Alec Baldwin is the one actor whose age is appropriate to the character he plays: Col. William Travis. His portrayal is earnest. He is almost in awe of the older men who share command with him.

      The one jarring note was Brian Keith as Crockett. In a coonskin cap and carrying Ol' Betsy, he stumbles about as if he had wandered in from another movie. With no conviction in the portrayal, the character is reduced to a few stage conventions.

      The script reveals some historical facts overlooked or suppressed in earlier film versions. We learn that Jim Bowie was, in the person of Santa Ana, fighting his own brother-in-law. The Mexican soldiers performed poorly in part because they were armed with rifles left over from the Napoleonic Wars a generation earlier. "Santa Ana likes a bargain." Bowie wryly explains. The whole project of defending the former Spanish mission as a fort was courageous but militarily ill- advised--a fact explored in greater depth in the 2004 film "The Alamo".
      Best Wishes
      Keith
      London- England
    • Re: (New Review) The Alamo Movies- The Alamo: Thirteen Days to Glory (1987) (TV)

      This is a TV movie, and not one of the better ones. Burt Kennedy must have printed every frame of film he shot. In fact, several times he shows them over again to take up time. Travis' last stand on the well is repeated so often, it's almost laughable.
      Mrs. Dickinson is played as an in-your-face pioneer free spirit who tells off Santa Anna after the battle!
      One hopes that Brian Keith was smashed through the whole production because that would explain his mumbling, listless performance.
      The cribbed scenes from "The Last Command" don't mesh well with new footage that was shot at Alamo Village, using Wayne's set. The walls don't even match.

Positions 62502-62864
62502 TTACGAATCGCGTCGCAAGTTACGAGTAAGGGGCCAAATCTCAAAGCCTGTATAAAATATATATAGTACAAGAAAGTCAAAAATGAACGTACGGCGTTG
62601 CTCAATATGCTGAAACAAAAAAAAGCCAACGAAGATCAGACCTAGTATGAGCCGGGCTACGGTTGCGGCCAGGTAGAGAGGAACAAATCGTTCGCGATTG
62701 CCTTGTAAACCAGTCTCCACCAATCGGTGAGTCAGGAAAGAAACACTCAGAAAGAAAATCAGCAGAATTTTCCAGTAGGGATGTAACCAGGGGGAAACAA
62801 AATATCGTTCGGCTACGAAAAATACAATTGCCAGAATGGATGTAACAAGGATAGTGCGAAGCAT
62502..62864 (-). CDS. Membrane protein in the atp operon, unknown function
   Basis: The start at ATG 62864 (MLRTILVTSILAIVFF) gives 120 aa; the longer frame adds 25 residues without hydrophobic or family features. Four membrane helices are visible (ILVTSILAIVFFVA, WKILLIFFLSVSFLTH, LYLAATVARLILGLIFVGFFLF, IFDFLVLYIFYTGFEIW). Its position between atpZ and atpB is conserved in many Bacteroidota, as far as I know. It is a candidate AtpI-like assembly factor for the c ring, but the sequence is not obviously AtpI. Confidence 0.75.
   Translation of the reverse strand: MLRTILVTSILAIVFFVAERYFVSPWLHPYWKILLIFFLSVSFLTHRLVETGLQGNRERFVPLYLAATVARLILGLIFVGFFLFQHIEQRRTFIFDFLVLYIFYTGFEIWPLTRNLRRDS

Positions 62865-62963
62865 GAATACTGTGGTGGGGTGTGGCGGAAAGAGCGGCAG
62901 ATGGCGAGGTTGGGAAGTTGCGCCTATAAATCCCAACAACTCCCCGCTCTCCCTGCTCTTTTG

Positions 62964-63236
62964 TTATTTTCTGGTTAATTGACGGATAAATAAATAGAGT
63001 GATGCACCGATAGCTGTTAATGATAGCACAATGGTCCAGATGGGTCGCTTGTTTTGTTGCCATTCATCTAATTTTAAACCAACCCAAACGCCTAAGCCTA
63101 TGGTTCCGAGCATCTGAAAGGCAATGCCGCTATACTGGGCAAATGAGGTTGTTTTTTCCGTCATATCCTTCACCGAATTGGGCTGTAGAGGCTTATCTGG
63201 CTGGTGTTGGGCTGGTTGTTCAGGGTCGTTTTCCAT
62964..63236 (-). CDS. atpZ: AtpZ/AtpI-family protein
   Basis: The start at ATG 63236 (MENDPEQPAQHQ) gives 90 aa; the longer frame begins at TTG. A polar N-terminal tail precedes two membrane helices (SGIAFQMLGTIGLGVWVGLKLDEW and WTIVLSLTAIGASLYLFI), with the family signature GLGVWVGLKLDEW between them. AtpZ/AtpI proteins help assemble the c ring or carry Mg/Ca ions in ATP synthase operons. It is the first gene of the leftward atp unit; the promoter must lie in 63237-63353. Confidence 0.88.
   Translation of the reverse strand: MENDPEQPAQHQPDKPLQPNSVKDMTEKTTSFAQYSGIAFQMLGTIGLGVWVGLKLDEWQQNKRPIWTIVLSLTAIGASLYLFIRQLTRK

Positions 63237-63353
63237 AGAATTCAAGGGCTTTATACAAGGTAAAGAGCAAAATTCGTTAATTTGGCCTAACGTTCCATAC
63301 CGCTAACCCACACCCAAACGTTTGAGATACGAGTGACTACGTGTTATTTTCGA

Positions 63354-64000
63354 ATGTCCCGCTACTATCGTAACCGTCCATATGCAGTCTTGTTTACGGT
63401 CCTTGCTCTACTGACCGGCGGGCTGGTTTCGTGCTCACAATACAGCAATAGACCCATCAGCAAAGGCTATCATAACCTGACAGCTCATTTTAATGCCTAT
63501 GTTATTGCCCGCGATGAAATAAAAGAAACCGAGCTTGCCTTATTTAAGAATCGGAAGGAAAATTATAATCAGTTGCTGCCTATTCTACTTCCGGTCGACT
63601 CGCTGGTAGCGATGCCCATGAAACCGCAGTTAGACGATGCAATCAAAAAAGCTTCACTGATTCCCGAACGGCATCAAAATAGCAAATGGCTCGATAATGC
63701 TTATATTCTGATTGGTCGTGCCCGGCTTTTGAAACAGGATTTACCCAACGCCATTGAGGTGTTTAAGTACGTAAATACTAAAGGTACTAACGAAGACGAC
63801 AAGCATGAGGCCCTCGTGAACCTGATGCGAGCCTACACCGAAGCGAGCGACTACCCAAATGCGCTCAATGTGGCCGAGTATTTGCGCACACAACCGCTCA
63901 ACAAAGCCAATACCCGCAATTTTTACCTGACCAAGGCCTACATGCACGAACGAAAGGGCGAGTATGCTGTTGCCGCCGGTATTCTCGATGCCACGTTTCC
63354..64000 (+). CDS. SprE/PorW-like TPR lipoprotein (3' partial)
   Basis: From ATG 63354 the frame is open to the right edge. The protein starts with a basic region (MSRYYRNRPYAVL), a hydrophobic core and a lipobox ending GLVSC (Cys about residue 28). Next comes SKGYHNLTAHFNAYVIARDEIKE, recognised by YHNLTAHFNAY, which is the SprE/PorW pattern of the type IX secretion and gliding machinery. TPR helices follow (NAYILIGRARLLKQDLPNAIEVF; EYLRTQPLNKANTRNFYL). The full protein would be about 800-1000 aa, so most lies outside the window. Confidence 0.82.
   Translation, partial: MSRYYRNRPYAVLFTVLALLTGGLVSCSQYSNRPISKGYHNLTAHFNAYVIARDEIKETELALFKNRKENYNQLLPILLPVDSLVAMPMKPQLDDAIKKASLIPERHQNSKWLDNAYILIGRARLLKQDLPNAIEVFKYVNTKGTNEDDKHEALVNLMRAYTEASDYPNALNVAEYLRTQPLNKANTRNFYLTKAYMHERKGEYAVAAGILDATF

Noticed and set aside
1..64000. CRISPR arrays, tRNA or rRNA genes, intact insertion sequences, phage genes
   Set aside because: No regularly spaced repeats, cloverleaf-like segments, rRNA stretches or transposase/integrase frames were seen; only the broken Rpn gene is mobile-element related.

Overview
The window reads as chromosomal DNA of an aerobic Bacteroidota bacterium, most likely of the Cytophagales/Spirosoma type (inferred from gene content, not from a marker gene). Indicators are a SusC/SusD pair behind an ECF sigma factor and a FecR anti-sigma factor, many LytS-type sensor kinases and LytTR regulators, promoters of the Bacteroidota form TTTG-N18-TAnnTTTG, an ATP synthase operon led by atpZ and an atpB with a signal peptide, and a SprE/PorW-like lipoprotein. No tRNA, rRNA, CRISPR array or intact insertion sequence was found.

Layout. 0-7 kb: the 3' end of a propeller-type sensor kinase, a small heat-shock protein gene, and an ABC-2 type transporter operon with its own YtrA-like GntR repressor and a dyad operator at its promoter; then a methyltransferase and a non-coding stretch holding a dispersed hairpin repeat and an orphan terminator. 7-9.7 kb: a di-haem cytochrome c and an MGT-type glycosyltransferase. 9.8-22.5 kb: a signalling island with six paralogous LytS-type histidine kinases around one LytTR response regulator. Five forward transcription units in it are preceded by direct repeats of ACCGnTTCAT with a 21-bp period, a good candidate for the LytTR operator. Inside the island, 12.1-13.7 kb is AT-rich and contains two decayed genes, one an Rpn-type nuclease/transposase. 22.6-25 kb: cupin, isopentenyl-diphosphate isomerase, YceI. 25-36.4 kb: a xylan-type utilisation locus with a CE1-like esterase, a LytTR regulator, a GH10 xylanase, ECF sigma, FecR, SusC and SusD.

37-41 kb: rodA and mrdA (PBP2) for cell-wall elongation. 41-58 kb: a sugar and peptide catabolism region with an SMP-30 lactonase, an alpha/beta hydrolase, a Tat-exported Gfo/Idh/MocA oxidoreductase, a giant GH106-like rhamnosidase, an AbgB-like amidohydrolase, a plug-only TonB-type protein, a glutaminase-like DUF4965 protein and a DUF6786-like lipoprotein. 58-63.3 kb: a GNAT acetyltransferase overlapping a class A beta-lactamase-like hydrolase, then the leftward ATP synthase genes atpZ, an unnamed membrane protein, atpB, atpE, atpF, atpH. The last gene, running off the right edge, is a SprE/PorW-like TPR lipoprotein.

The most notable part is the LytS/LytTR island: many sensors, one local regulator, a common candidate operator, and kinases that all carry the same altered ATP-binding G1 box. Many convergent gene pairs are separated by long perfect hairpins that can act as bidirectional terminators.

I think everyone's heart was in the right place but there just wasn't enough money to insure a decent production.


      We deal in lead, friend.
    • Re: (New Review) The Alamo Movies- The Alamo: Thirteen Days to Glory (1987) (TV)

      I think Arness was appearing on TV fairly regularly, in the TV Gunsmoke movies, and also the remake of Red River around the time of this film. They wanted to use footage from Duke's film for the battle, but according to Burt Kennedy, Michael Wayne wanted too much money for it. So they used the Last Command-which was at least decent in most scenes. In the end tho, it really wasn't much more accurate than Duke's version.
    • Re: (New Review) The Alamo Movies- The Alamo: Thirteen Days to Glory (1987) (TV)

      I was headed for Dallas and stopped in Turkey,TX. in 2005 to see the Bob Wills museum. I talked to the head of the Texas Sate Historical society.
      What a gracious man, he was about 70. He told me the Alamo picture with Dennis Quaid was historically the most accurate picture.
      "A people that values their Privileges above it's Principles. Soon looses both." Dwight Eisenhower
    • Re: (New Review) The Alamo Movies- The Alamo: Thirteen Days to Glory (1987) (TV)

      Gorch wrote:

      This is a TV movie, and not one of the better ones. Burt Kennedy must have printed every frame of film he shot. In fact, several times he shows them over again to take up time. Travis' last stand on the well is repeated so often, it's almost laughable.
      Mrs. Dickinson is played as an in-your-face pioneer free spirit who tells off Santa Anna after the battle!
      One hopes that Brian Keith was smashed through the whole production because that would explain his mumbling, listless performance.
      The cribbed scenes from "The Last Command" don't mesh well with new footage that was shot at Alamo Village, using Wayne's set. The walls don't even match.
      I think everyone's heart was in the right place but there just wasn't enough money to insure a decent production.


      We deal in lead, friend.

      The best spot on review of this very bad movie. One big disappointing film. I once ask Ethan if he wore the same rat-coon skin cap that his Dad wore. He wasn't sure.
      Brian Keith could not have been more miscasted.
      ''baby sister i was born game and intend to go out that way.''
    • I remember watching this movie when it came out thinking it wasn't THAT badly done even though much of it was pinched from other movies. Id watch it again because of the star power-minus alec baldwin.
      Es Ist Verboten Mit Gefangenen In Einzelhaft Zu Sprechen..